Forests & Plantations

Forest land is an area of major interest, and an important factor in the evaluation of energy, agricultural, and climate change policies. The tension among agricultural, forest, and "other" lands is central to the FeliX model and has been discussed here.

Model results and FAO data on total forest area. At bottom, the expansion of managed forests and plantations (by 2 orders of magnitude) is shown in lime green. The demarcated regions around the  Total Forest  and  Managed Forest  results indicate the consequences of high and low population scenarios.

Model results and FAO data on total forest area. At bottom, the expansion of managed forests and plantations (by 2 orders of magnitude) is shown in lime green. The demarcated regions around the Total Forest and Managed Forest results indicate the consequences of high and low population scenarios.

Shown above, total forest land is predicted to remain relatively stable at around 4 billion hectares through 2100. FAOSTAT historical data for the period [1990-2012] is also plotted. However, this general prediction belies several real threats to forest ecosystems and the valuable habitats they represent.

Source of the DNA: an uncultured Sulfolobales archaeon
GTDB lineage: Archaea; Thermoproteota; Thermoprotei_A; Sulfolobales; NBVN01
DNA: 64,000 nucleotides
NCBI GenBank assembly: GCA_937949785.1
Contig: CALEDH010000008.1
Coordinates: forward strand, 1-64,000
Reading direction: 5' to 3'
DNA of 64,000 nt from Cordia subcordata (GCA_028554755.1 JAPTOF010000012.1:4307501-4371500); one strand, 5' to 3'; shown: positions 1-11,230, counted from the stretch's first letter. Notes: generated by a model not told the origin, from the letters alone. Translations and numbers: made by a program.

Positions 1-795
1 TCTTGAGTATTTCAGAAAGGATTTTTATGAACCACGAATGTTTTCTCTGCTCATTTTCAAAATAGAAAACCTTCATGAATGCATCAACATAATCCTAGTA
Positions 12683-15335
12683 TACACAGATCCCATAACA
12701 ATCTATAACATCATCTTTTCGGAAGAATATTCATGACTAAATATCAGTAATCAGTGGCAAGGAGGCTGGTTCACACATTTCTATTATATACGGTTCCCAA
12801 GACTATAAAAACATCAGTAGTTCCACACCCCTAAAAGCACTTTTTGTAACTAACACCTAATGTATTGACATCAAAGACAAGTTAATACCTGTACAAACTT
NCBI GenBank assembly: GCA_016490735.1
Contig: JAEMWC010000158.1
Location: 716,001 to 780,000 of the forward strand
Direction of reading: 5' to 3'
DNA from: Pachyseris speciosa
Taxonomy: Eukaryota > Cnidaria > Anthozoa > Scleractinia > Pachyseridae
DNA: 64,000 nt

First, expansion of managed forests or plantations into formerly pristine areas replaces complex ecosystems with monocultures, with several important consequences: 

  1. Increased susceptibility to disease, climate change, drought, and invasive species
  2. Habitat destruction and biodiversity loss
  3. Potential soil degradation and carbon stock reduction

Secondly, through the current century, expansion of agricultural land is predicted to result in the destruction of nearly 700 million hectares of "other" natural habitats such as grasslands (discussed here). Though the model does not assign this burden to forests, they are vulnerable to being cleared for profit or even in the pursuit of food security. To wit, the high population scenario does predict both 10% deforestation and heightened demand for plantations by 2100.